In what many environmentalists consider an about-face on both endangered species and global warming, the Bush administration last week announced that it would recommend listing America’s polar bears as threatened under the nation’s Endangered Species Act.
"We are making this proposal because a scientific review of the species by the Fish and Wildlife service found that populations may be threatened by receding sea ice, which polar bears use as a platform for many activities essential to their life cycle, including hunting for their main prey, Arctic seals," said Interior Secretary Dirk Kempthorne at a news conference.
A coalition of environmental groups had sued the administration in order to gain protections for Alaska’s dwindling population of polar bears. The decision kicks off a 12-month public comment period and scientific review to finally decide if the nation’s polar bears require threatened status. Environmentalists are optimistic that such a listing could put pressure on the Bush Administration to consider measures regulating emissions of carbon dioxide, the principal global warming gas, which is generally thought responsible for the melting of Arctic sea ice where the great white bears roam.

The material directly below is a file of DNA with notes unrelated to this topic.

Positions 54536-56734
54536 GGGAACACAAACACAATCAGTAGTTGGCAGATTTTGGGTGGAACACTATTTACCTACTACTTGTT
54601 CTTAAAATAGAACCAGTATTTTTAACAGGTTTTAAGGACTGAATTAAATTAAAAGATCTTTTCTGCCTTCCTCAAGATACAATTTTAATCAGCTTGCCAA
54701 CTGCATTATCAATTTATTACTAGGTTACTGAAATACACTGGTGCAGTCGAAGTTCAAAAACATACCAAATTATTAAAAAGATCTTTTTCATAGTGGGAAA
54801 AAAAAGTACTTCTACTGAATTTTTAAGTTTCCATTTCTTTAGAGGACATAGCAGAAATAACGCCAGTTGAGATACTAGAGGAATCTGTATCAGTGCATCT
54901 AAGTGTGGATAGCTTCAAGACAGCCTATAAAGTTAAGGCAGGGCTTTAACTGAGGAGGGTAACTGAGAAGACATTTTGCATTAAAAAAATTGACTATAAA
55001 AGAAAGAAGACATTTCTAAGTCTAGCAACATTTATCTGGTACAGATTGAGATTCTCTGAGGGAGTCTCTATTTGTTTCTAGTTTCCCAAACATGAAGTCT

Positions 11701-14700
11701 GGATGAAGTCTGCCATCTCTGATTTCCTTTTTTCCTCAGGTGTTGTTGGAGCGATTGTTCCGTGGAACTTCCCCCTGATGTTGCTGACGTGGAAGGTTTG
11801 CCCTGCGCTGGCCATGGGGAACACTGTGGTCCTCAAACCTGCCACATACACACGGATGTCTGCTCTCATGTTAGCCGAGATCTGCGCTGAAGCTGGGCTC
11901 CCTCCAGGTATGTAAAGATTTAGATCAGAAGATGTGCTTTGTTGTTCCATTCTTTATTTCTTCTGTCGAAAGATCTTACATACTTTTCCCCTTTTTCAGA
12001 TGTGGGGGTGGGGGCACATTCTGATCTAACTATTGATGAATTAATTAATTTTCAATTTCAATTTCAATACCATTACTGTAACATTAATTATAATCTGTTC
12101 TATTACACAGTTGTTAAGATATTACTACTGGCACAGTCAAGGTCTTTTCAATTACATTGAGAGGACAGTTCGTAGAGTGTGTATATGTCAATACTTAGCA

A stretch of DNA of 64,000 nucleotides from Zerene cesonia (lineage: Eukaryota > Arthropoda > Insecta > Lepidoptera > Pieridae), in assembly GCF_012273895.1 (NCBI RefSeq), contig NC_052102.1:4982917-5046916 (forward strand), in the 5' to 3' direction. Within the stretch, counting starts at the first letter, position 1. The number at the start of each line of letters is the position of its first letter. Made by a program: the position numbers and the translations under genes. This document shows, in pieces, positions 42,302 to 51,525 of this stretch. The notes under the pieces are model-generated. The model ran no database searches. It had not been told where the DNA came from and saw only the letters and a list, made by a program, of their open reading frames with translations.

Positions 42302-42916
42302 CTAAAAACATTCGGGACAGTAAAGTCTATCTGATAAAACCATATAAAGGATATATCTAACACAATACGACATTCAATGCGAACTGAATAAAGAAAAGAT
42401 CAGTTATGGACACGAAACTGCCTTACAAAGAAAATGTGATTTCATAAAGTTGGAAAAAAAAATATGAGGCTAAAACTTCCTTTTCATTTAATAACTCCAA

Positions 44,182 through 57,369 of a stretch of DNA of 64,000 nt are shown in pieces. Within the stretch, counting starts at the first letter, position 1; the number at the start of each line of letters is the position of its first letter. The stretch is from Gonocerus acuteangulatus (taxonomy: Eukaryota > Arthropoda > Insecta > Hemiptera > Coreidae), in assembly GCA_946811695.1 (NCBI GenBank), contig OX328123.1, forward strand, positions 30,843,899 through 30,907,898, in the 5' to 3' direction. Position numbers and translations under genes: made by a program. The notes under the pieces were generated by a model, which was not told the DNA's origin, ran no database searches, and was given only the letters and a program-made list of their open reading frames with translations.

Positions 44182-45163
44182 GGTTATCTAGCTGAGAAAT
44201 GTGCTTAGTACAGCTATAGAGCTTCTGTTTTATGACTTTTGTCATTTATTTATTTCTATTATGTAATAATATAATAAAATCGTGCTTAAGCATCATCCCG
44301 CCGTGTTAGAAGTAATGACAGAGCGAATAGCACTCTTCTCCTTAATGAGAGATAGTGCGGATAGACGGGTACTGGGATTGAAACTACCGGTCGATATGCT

"This is a victory for the polar bear and all wildlife threatened by global warming," says Kassie Siegel of the Center for Biological Diversity, which joined Greenpeace and the Natural Resources Defense Council in suing the federal government last year to increase protection for polar bears. "This is a watershed decision in the way this country addresses global warming. There is still time to save polar bears but we must reduce greenhouse gas pollution immediately."
Source: Center For Biological Diversity